I’ve always wanted to work to help future generations achieve their fullest potential. I first gravitated towards education policy, and for the last few years have had a unique seat to some of our most poisonous education debates – school finance, charter schools, standards, testing, and others. The more I worked with people at the grass roots of the system, the more I learned how little we in Michigan invest to meet the holistic developmental and social needs of children, how ideas like parent and community “engagement” are weaker in practice than they are in rhetoric, and how this leads to the savage inequalities many children face. Systems that ostensibly promote opportunity and security for children instead perpetuate inequity and strife. From education to health to family services, there is work to do on many fronts. It’s the solutions to these problems to which I hope to contribute.
Because of the need for child advocates across our state, it’s an honor to join Michigan’s Children, which has fought for children longer than I’ve been alive. Here, we focus on more than just passing laws, we are invested in building channels where anyone who wants to raise their voice for kids is empowered to do so. Achieving our mission requires more than just policy, it requires reframing and re-sparking debates around children’s issues in the public sphere and forging a deep and lasting network of champions for children who can carry the flame on those debates.
So far, my objective from day one has been learning – studying up on home visiting laws, the Lansing political scene, website analytics, the cheapest parking lots downtown, you name it. I’m excited to get to work – to grow stronger, we must reimagine how we engage with our diverse partners, how we tell the stories of the challenges Michigan’s children face, and how we highlight the most innovative and effective ideas across our issue areas so that we are always driving the conversation forward.
I’ve always called this pleasant peninsula home, and have always felt a duty to be a respectful guest, to leave this place more magnificent for future generations. For those of us privileged to call ourselves children of this great place, we have no greater obligation than to leave this land and its many opportunities open, intact, and accessible for our children. I’m up for the job, and I really hope you will join us!
Bobby Dorigo Jones is the new Policy and Outreach Coordinator at Michigan’s Children. When he isn’t working, he’s either following Detroit sports, trying out drink recipes, or playing Gordon Lightfoot on his six string.
May 12, 2017 – We live in a representative democracy — a republic. We put a few things up to a full vote of the people, but those things are few and far between, and typically only happen if proposed change requires that we adjust our State Constitution. Otherwise, we vote for people to represent our best interests, and as I’ve said so very many times before, we then work to make sure that they understand what is in our best interest and how their actions support or fail to support those things.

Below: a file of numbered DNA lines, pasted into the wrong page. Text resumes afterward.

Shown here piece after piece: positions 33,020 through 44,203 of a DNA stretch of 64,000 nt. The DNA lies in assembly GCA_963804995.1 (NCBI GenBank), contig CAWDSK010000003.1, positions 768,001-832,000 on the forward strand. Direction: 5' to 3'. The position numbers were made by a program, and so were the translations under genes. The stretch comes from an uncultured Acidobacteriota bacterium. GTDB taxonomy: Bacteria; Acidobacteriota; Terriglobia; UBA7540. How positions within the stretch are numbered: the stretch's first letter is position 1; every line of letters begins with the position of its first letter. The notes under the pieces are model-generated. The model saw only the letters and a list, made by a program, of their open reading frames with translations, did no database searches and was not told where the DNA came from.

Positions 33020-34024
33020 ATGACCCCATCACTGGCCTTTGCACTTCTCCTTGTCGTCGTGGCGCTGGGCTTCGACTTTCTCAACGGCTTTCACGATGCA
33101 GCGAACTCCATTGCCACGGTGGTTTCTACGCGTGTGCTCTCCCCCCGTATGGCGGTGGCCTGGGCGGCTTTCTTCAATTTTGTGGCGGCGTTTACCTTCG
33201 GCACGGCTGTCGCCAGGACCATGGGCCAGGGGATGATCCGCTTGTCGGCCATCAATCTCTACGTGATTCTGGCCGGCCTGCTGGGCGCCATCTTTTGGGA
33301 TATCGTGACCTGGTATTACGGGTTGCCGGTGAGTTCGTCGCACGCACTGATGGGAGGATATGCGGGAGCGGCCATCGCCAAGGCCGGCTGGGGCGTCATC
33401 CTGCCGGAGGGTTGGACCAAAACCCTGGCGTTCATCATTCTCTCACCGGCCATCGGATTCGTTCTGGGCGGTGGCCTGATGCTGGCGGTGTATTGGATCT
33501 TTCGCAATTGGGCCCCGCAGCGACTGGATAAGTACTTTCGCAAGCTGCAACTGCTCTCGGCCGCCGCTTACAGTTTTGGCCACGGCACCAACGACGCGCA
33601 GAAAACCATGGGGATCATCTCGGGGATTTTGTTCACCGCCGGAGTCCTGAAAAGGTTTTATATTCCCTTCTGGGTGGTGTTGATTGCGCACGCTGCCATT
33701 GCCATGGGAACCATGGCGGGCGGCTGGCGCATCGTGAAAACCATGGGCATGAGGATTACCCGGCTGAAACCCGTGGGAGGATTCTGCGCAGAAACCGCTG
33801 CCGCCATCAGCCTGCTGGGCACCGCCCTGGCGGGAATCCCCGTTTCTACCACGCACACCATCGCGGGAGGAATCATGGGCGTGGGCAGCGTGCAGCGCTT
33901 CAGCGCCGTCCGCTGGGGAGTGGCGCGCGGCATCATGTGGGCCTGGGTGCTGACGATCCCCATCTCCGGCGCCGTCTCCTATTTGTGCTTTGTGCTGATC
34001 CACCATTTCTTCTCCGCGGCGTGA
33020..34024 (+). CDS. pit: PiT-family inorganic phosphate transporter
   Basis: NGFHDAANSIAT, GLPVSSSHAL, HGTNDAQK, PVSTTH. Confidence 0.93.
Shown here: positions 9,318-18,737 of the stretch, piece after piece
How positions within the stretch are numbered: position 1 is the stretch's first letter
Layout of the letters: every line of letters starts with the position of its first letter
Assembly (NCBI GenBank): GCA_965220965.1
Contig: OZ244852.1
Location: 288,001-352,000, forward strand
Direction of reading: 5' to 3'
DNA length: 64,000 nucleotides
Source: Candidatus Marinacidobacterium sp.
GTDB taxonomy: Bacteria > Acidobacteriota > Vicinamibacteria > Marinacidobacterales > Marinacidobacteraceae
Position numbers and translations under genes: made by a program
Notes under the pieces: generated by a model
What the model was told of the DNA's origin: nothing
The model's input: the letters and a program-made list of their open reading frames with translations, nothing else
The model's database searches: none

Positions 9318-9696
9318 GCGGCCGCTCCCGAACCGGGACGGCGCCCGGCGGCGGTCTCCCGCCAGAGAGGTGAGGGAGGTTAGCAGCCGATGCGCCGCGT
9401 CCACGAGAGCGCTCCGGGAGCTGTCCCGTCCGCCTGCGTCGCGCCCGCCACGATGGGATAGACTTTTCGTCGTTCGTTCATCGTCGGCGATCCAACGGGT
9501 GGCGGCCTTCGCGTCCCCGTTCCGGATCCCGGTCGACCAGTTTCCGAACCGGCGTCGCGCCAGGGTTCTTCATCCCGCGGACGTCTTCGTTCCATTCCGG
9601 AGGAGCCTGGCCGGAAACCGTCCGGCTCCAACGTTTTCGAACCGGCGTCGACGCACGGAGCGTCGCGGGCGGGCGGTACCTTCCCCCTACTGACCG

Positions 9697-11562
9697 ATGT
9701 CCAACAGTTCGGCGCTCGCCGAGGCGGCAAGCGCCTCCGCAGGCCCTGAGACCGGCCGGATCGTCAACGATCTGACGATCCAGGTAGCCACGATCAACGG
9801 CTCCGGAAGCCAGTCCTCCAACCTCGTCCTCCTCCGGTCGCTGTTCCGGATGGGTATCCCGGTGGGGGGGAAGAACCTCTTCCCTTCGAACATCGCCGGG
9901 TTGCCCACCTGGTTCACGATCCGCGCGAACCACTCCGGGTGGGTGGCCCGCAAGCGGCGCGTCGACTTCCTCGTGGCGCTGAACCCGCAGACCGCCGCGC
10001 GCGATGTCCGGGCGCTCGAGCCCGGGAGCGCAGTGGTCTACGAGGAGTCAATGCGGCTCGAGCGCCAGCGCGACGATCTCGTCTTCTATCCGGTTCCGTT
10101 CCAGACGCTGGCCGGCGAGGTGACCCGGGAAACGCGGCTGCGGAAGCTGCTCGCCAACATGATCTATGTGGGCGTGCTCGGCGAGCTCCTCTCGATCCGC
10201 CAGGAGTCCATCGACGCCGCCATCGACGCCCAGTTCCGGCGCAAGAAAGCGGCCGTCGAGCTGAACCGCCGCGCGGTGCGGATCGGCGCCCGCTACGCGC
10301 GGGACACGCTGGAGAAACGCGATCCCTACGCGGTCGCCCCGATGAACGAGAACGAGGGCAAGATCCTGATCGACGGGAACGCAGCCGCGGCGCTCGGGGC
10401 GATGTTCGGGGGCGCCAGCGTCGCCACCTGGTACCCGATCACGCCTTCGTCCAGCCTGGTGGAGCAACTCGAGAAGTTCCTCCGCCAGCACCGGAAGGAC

I’m not entirely sure why this year’s state budget process has been more frustrating to me than in year’s past. Some of the things that have been happening that severely limit the public’s opportunity (and even the full Legislature’s opportunity) to weigh in on these most important decisions are not new and have been moving in this direction for several years now. I think that part of my frustration has been how the Legislators themselves have been talking about it.
Chairs of several Appropriations Subcommittees, where the real nuts and bolts of budget decision making is done, have publicly talked about how their work is not the “end” of the budget process, that many of these issues are still “being discussed.” They have also expressed frustration with the current process. While they may feel that way, they did not take steps to continue that discussion among anyone but the very small, and rapidly decreasing, number of legislators who will be serving on budget conference committees to hash out the differences between the House and Senate versions of how we spend the billions of dollars under our control.
So, I for one don’t think that what has happened in the budget process so far is worthy of our votes. Here’s what we expect and yes, what we must demand, for our support:
- An ability to share our thoughts and concerns.
- A path to understand the actions of our elected officials.
- A voice in important decisions about priorities.
If those who represent us, at the state and federal level, are not working hard to make sure that we have all three of those things, they are not worthy of our vote. Of course, if we aren’t taking advantage of the opportunities that they are providing, then that is on us.
This state budget process provided virtually no opportunity for the public to comment on proposed spending priorities other than the Governor’s recommendations. The House and Senate revealed their versions of the budget in subcommittees and voted them out of those committees in the very same meetings. During the full appropriations committee meetings and on the floor of the chambers, steps were taken to limit amendments and discussion, even amongst the Legislators themselves.
This is not what we expect from those who we’ve elected to represent us. We need to demand better. There is still some time to express your state investment priorities to your elected officials. But, keep in mind that the messaging now has to be how all legislators must champion their constituents’ priorities with the small number of their colleagues who will finish those decisions in the next month. There is always time to express your expectations to your elected officials, and make sure they are well aware of what it takes to win your vote and the votes of many others in their communities.
– Michele Corey